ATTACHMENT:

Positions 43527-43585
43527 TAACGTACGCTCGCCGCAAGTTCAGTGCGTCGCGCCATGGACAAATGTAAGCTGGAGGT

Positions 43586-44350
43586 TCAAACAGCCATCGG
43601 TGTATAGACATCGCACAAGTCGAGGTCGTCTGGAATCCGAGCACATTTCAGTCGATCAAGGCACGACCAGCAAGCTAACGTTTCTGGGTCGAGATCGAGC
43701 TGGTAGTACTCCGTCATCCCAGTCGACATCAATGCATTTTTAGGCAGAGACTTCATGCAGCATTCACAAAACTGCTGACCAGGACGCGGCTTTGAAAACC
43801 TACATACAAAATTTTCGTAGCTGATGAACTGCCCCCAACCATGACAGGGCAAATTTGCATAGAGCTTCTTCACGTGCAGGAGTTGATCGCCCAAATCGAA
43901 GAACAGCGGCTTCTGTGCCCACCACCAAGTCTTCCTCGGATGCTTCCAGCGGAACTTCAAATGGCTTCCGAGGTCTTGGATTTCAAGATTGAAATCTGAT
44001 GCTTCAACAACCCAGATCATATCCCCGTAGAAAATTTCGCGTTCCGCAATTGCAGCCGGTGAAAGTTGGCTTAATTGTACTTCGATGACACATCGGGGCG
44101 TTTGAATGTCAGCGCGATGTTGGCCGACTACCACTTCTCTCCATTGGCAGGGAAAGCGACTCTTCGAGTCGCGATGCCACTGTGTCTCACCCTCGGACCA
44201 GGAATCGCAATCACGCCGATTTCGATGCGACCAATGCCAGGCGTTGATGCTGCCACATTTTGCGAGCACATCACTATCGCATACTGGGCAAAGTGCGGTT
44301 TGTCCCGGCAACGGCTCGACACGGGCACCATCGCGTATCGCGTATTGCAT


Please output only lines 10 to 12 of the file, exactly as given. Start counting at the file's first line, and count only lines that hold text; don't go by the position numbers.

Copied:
44101 TTTGAATGTCAGCGCGATGTTGGCCGACTACCACTTCTCTCCATTGGCAGGGAAAGCGACTCTTCGAGTCGCGATGCCACTGTGTCTCACCCTCGGACCA
44201 GGAATCGCAATCACGCCGATTTCGATGCGACCAATGCCAGGCGTTGATGCTGCCACATTTTGCGAGCACATCACTATCGCATACTGGGCAAAGTGCGGTT
44301 TGTCCCGGCAACGGCTCGACACGGGCACCATCGCGTATCGCGTATTGCAT